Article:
[T]oward 1916 I embraced the philosophy I carried throughout my twelve years as Secretary of State. . . . From then on, to me, unhampered trade dovetailed with peace; high tariffs, trade barriers, and unfair economic competition, with war. -- Cordell Hull
[T]he Americans have put more into G.A.T.T., and got less out of it, than any of the other big trading countries. . . . by and large the Americans have kept their doors wide open to our trade (and at a time when they might have urged that we were shutting out their goods by quotas long after we were genuinely short of dollars to pay for them). -- Reginald Maudling
Cordell Hull's Tariff Revolution
A revolution occurred in U.S. trade policy during the thirty years from 1930 to 1960. This country abandoned the nationalistic "American System" of protective tariffs, erected after the War of 1812, and removed the tariff levee that had sheltered a vast continental market from import competition. The average tariff on dutiable items fell from a peak near 60 percent equivalent in 1932 to 12 percent in 1960. Along with reducing rates the United States made another important concession. It bound existing duties against future increases.1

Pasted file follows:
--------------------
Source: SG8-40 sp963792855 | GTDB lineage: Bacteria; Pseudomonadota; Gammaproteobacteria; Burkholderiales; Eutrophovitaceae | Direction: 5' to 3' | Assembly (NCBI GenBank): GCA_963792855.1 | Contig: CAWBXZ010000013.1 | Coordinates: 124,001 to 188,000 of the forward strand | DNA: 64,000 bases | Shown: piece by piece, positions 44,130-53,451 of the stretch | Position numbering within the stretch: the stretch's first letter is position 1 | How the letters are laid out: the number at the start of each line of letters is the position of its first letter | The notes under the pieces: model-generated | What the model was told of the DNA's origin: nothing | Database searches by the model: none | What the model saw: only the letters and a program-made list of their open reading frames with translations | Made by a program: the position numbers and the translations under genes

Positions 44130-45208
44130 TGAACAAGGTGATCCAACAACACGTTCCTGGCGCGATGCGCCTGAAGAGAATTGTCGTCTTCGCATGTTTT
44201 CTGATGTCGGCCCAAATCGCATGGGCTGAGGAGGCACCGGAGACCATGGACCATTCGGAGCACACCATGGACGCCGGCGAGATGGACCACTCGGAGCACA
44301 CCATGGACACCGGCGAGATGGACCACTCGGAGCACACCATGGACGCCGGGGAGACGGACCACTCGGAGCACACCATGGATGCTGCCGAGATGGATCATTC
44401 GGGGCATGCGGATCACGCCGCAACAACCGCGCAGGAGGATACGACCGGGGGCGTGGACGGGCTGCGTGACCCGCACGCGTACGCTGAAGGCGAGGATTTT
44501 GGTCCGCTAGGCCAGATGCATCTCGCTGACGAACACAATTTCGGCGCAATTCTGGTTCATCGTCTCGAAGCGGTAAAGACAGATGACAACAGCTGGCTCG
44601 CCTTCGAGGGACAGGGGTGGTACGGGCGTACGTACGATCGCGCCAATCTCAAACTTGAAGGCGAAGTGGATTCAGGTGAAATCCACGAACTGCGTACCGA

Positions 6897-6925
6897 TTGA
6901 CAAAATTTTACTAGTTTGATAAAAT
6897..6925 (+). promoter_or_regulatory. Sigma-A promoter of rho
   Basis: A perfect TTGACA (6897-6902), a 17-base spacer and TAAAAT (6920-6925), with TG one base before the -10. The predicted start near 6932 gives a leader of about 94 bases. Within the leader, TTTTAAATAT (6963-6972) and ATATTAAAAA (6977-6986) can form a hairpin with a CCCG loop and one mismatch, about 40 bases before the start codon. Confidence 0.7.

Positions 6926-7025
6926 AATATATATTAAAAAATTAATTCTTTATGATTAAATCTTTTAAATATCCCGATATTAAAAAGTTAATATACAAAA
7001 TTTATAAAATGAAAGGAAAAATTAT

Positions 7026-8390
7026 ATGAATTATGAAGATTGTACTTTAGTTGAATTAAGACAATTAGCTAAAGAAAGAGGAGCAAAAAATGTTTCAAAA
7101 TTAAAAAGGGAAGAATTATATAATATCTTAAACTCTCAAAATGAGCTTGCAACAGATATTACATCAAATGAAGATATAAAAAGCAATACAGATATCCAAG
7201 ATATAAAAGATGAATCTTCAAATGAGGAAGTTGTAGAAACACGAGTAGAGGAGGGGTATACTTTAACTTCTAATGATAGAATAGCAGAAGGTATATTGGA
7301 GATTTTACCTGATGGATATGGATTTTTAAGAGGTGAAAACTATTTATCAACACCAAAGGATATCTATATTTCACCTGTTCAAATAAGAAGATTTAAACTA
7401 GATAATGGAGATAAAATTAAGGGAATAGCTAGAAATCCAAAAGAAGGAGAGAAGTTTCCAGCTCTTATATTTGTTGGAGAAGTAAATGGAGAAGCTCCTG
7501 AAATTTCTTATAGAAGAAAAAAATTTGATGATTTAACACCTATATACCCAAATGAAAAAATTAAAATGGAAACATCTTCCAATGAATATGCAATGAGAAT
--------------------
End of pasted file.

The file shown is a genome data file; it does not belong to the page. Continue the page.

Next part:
By 1960 the United States was no longer an impregnable commercial fortress but the world's largest and most inviting target of commercial opportunity for foreign producers. Most of America's trading partners had substantially higher tariff levels. More important, they maintained various quantitative and exchange restrictions on imports from the dollar bloc and Japan. In effect, the United States was the only major market open to world trade.2 This was not accidental. From the Civil War to the 1930s, Congress guarded the domestic market, sheltering the high-wage U.S. workers and high-cost domestic producers market from cheaper foreign competitors. During the 1930s, after low-tariff
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Publication information: Book title: Opening America's Market:U. S. Foreign Trade Policy since 1776. Contributors: Alfred E. Eckes Jr. - Author. Publisher: University of North Carolina Press. Place of publication: Chapel Hill, NC. Publication year: 1995. Page number: 140.
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